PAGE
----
Sure enough, after thanking them for their good deed, I looked at my forearms and each had bruises that eventually looked like the state of Texas.  Once again Tracy worried that when people saw my arms that she would be accused of elder abuse.  I also half expected her to say, “Hi Tom, is that your new Fall wardrobe?”

We walked back down the stairs (carefully) and after looking at the now incredibly long line (timing is everything), we walked by The Unknown Soldier located at the arch’s base.

We walked around for a few moments, and looking up, we saw “The Resistance of 1814,” a relief by Antoine Étex; and his 1815 “La Paix de 1815” (Peace of 1815).


Then we decided to do something else we haven’t done for years; stroll the crowded Avenue des Champs-Élysées.


We made a quick stop at Le Lido, one of the most famous cabarets in the world. I stopped here because my dad and his company used to help get costumes from the Lido and Folies Bergère through Customs for their shows in Las Vegas.


One of the perks for me at an early age was that, since I had connections (aka dad), I got to attend these vaudeville-type shows in Vegas at a very early age. Yes, at 13 years of age my parents actually took me to see the Lido and the Folies…complete with topless dancers. Life definitely was a cabaret. God bless them both! (photos from wikipedia…my favorite was the Stardust show).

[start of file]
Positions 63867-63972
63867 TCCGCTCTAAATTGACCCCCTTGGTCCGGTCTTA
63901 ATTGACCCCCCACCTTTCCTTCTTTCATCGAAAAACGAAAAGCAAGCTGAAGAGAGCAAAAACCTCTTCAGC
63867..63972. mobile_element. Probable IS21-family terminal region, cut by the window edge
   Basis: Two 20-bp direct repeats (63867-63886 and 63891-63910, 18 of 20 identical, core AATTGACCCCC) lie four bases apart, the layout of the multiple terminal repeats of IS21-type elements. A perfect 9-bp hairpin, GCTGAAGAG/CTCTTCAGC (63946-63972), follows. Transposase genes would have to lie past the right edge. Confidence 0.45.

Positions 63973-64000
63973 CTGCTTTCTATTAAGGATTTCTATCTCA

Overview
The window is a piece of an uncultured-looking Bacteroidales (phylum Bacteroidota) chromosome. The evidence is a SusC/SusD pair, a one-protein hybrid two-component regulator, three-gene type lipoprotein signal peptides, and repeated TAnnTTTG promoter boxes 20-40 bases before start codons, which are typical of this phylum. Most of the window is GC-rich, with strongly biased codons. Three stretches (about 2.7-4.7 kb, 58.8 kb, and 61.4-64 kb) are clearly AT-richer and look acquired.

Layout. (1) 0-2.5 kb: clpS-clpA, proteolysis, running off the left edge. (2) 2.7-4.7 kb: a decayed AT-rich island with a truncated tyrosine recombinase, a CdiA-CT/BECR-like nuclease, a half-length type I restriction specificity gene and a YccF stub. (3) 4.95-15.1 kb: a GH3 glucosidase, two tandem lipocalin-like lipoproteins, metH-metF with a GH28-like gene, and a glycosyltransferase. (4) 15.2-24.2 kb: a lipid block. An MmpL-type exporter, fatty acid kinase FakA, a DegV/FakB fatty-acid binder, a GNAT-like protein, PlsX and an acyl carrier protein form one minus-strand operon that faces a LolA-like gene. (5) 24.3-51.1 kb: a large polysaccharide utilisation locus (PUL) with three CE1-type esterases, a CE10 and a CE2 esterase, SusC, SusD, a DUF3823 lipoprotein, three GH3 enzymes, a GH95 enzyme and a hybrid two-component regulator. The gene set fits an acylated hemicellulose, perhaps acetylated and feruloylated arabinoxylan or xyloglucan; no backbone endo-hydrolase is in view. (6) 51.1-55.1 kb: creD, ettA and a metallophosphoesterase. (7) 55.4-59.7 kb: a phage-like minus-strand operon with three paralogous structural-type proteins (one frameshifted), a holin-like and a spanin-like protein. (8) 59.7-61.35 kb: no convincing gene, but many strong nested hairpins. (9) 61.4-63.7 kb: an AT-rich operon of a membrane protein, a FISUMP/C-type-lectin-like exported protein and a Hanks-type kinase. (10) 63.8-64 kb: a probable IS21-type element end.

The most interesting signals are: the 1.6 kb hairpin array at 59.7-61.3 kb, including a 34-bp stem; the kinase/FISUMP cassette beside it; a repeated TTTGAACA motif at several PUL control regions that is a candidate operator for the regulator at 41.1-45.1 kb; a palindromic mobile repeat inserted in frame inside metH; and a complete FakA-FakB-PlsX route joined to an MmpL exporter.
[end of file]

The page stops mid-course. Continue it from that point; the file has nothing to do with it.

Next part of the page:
Although the Champs-Élysées is not our favorite spot in Paris, we had a reason to walk it on this day.  While in line at LAX before departing, we had plenty of time to speak to a Parisian couple who said if we were in this neighborhood to visit a famous upscale bakery, Ladurée, and try their macarons.

The line at Ladurée stretched to Rouen, so we passed on the macarons, but ducked inside to check out the cool bar. After looking at the cocktail prices, we decided it would be less expensive to purchase some wine back in our own ‘hood.


Our next stop was the Jardin du Tuileries, or as my ex-brother-in-law called it back in the 1980s when we visited, The Garden of Two Larrys.

It was a gorgeous day…

…and people were lounging in the sunshine.

We walked below another arch, the Arc de Triomphe du Carrousel, built in the first decade of the 19th century that commemorates Napoleon’s victories. We snapped a few photos of it…

…and the Louvre.

It was just a day made to be outside…


…and we took advantage of it.

Then we caught the metro back to the Marais.

Across from our hotel was (and still is) a place called Breakfast In America.  Although it does not sell Supertramp albums to my knowledge…

…it does serve hamburgers, blueberry pancakes, California chicken-wraps and other American-style food (photo from internet).

On this day, a group of guys with semi-automatic weapons stood nearby to also remind us of home.   Fortunately they didn’t have to use them.